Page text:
The first is the book I am currently absorbed in. Sleeping In Caves: A Sixties Himalayan Memoir by Marilyn Stablein. This is the author’s memoirs of her travels, along with her lover, to India and Tibet. Marilyn is an artist who dropped out of Berkeley in the 60’s to pursue her spiritual quests. Along the way she meets spiritual icons such as Ram Dass, Kalu Rinpoche and the Dalai Lama (find out the Dalai Lama’s feelings on the spiritual values of LSD). A fascinating look at the culture of India through the eyes of a 60’s counter culturist.

The second book is a more reverent look at the spirituality of India: Pilgrimage to the Mother: A Woman’s Journey to the Source of the Ganges, by Alakananda Devi.

The author, Alakananda, is an English Doctor and former Catholic novice. In the early 80’s she takes a spiritual journey to the source of the river Ganges. Along the way she explores ashrams and holy cities meeting some of the greatest saints of India, including Anandamayi Ma. She encounters a goddess as sensuous as a courtesan, falls in love with an ex-hippie Buddhist, and learns the secret teachings of the spiritual importance of women. This is a wonderful book for anyone interested in the spiritual yearnings of a seeker and her ultimate realization of the spiritual path.

For a good book that deals with the relationship between neuroscience and Buddhism, I recommend Train your Mind/Change Your Brain by Sharon Begley with a forward by the Dalai Lama. The book’s main premise is that it’s possible to change the structure and function of the brain therefore altering how we think and feel. Begley shows us that the brain structure is not fixed in stone and can undergo dramatic physical changes, even changing the actual neurons.

By studying Buddhist monks, the author shows the power of focused attention (mindfulness) in changing dramatically the physical function of the brain, allowing wholesale change that heals trauma and compensates for disability.

I never considered a book on Jyotish (Vedic Astrology) as a prime gift item... that is until now.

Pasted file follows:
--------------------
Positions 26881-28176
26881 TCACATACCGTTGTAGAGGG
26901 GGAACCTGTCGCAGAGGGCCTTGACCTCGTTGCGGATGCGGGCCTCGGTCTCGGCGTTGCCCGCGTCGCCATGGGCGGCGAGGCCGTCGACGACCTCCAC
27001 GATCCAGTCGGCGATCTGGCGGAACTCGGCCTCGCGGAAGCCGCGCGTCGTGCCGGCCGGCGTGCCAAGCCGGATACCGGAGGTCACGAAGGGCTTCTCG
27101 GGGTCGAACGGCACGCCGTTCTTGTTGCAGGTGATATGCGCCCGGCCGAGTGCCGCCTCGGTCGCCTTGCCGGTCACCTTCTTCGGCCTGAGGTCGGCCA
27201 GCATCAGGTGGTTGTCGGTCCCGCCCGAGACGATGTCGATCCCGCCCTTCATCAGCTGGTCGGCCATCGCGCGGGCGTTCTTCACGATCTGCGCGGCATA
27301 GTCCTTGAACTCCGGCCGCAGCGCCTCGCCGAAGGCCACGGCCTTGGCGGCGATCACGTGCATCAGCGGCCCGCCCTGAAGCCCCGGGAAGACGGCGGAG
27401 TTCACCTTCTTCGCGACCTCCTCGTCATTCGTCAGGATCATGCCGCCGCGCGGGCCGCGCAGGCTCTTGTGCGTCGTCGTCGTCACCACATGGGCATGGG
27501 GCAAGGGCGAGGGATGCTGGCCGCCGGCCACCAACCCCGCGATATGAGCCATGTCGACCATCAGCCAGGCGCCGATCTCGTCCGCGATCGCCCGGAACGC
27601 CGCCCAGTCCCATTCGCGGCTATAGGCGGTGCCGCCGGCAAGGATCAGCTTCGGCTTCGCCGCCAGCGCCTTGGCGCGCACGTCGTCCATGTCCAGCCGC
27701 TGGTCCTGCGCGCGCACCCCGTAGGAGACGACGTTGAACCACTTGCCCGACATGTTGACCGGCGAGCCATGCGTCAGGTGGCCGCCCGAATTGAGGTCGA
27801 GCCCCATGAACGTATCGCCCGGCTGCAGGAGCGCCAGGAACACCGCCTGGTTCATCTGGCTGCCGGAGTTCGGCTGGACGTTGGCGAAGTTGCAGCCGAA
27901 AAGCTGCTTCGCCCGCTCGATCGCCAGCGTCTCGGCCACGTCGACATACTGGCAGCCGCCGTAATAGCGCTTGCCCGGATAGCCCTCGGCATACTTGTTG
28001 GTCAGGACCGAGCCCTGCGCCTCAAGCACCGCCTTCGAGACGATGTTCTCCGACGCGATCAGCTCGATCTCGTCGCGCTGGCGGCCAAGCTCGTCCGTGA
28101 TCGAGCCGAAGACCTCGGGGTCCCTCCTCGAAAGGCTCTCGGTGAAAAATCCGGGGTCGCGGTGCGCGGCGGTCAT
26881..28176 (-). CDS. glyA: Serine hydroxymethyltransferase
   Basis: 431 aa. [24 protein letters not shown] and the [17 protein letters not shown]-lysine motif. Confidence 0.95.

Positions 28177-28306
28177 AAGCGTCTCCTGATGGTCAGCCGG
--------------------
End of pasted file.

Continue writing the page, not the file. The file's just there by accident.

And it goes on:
The latest book by William Levacy (author of Beneath a Vedic Sky and Beneath a Vedic Sun) Vedic Astrology Simply Put: An Illustrated Guide to the Astrology of Ancient India is a gorgeous hardcover introduction to Jyotish. The book is filled with beautiful rendered Vedic Art custom created by master artists in India, This title is a very easy to understand guide to Vedic Astrology that also doubles as a beautiful art book

We have two sale items this month.

The first is a beautiful book on Hindu Architecture: The Vastu Home by Juliet Pegrum. Beautifully illustrated and filled with practical tips for restyling any home according to the ancient system of Vastu, this is highly recommended.

We have purchased a closeout of this book at a great price. The usual retail price is $21.95. Our price is $9.98 while supplies last.

Also on sale is The Palani Panchang (Hindu Astrological Ephemeris) for 2007. It is normally priced at $20.00, and is now $11.95. The Palani Panchang is an ancient science that helps in knowing when to synchronize your actions with good times to help you reduce obstacles and increase your chances for success.

April is the month I first fell in love. I was a senior in High School and boy did I get hit hard.

Looking back now to that innocent time back at Plainville High School I was certain that she was the one I would marry and live my life with. But life is never our plan to live and work out and so life has its own reason and agenda.

I realize now that my life is being lived and has always been lived in spite of me. This realization can bring one either fear or a deep peace. Looking back, all the seemingly incoherent patterns of my life now make perfect sense and produce a whole that can only be seen when life is observed as a witness.

So my life was directed and I find myself here and now writing this in Iowa from a computer at a bookstore which I used to own and now manage. Which of my decisions led me here? I realize that it was none. I was held by hand and brought to where I am with total abandonment on my part and that loving hand will be with me always.

Happy April

Tony (a fool for the creator’s love)